Why should I collect trolleys?

North Ipswich resident Brian Munt is frustrated by the number of trolleys that are abandoned behind his property.
North Ipswich resident Brian Munt is frustrated by the number of trolleys that are abandoned behind his property. Rob Williams

BRIAN Munt is fed up with rounding up wayward shopping trolleys and has challenged the big supermarkets to get serious about the problem.

The North Ipswich resident has been collecting abandoned trolleys from the streets, parks and creeks in his neighbourhood, stacking them behind his property, and calling local councillor Cheryl Bromage to have them removed.

Neither Coles nor Woolworths at Riverlink shopping centre, the closest supermarkets to Mr Munt's house, currently use a coin deposit system, which Mr Munt says has made the problem worse.

"It's been a problem for the last year," Mr Munt said, explaining the problem had grown to more than a trolley a month in his local area alone.

"At one stage I had five of them here and there was a pretty good representation of all (retailers) here.

"There's been quite a few pulled out of the creek."

Mr Munt said he and his environmentally conscious neighbours were no longer going to recover property for companies that couldn't care less about the problem.

"You only have to drive down Pine Street and you'll see three or four," he said.

"Coles and Woolies don't seem to want to do anything about it.

"Why not just have a deposit and refund system?"

Woolworths Brassall was one Ipswich supermarket to abandon the $2 coin deposit system in late 2010 due to ongoing customer complaints.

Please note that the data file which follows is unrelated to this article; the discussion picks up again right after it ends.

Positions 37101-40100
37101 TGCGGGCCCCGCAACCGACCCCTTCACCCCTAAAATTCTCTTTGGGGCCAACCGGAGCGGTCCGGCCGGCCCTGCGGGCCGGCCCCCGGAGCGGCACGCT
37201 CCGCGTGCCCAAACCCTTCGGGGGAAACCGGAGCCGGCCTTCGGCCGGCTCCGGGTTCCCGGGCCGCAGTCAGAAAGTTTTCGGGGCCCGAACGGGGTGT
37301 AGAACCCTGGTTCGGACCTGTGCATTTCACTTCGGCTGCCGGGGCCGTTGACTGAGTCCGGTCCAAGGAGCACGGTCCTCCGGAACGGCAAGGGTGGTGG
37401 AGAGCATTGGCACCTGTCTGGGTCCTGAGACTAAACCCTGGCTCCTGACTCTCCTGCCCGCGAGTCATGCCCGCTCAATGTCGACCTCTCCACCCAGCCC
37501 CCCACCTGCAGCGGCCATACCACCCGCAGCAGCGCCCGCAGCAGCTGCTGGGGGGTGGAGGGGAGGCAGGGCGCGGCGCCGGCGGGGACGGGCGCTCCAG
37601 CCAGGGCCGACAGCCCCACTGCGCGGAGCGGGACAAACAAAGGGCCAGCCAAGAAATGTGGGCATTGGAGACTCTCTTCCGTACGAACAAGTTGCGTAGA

Woolworth's spokesperson Benedict Brookes said his company took the problem very seriously, admitting the problem cost the supermarket giant an estimated $50 million a year.

"We get a lot of complaints about coin locks. They just don't like using them," Mr Brookes said.

"In some areas it is appropriate but we deal with it on a case by case basis.

"We find it frustrating as do local communities and councils.

"Nothing can stop a determined person taking a trolley from a store if they absolutely desire to."

A spokesperson for Coles said the retailer expected to roll out a trolley wheel lock system at their Riverlink store in mid May.

"Coles currently has the trolley wheel lock system installed in 21 of our Queensland stores and approximately 53 in place nationally," the spokesperson said.

"We are seeing a great trolley retention rate from this new system, much higher than coin locks provide."

Topics:  residents, supermarket, trolley, woolworths



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